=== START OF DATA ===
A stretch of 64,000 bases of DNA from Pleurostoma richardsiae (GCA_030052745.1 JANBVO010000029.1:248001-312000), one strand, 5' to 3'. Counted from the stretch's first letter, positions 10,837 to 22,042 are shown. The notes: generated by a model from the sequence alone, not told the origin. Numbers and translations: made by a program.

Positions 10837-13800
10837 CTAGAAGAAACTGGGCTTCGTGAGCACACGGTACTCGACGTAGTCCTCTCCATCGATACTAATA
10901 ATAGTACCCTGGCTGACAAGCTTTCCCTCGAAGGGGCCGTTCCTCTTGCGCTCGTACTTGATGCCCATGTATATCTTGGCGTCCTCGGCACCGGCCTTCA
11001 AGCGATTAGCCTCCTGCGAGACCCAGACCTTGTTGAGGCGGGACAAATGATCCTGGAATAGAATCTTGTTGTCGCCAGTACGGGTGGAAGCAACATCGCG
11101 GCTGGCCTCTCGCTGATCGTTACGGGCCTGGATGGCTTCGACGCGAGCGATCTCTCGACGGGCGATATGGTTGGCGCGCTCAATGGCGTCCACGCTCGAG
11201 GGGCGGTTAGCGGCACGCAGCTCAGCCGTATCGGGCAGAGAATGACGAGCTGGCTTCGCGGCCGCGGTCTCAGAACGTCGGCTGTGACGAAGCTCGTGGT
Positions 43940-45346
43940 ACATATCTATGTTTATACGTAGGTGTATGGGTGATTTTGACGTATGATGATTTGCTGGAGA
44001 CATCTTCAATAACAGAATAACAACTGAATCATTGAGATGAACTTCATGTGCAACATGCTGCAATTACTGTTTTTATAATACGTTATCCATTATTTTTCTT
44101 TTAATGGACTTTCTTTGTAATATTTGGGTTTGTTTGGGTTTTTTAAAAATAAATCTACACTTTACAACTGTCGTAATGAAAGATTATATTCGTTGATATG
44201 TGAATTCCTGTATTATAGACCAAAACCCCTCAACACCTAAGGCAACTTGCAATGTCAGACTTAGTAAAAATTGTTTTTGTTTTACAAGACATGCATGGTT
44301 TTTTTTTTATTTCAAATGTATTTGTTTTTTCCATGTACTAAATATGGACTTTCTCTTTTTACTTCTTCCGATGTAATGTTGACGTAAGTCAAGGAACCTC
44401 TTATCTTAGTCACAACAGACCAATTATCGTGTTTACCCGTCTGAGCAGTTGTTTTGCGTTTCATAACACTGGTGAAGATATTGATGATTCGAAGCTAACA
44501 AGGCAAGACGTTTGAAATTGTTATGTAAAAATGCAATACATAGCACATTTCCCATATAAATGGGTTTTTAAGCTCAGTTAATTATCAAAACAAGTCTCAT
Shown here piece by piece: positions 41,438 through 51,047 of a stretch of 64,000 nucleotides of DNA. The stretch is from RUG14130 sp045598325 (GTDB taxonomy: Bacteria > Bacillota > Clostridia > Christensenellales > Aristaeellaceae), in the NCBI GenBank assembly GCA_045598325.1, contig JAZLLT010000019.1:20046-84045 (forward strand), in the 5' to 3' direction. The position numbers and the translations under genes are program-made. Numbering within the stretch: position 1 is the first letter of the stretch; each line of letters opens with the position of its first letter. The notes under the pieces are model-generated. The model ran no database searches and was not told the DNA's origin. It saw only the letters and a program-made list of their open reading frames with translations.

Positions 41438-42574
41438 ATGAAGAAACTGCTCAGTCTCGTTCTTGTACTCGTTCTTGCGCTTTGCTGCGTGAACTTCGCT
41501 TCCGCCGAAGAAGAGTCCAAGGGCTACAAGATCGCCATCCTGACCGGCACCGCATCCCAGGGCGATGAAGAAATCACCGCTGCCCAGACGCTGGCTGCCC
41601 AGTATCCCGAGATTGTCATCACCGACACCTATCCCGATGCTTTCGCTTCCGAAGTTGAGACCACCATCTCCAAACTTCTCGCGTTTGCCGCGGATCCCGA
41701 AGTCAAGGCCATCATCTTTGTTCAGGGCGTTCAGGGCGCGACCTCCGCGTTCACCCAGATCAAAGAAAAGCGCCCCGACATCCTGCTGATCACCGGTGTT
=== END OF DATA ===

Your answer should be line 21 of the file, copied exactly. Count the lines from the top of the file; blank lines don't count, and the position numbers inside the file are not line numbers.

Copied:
41701 AGTCAAGGCCATCATCTTTGTTCAGGGCGTTCAGGGCGCGACCTCCGCGTTCACCCAGATCAAAGAAAAGCGCCCCGACATCCTGCTGATCACCGGTGTT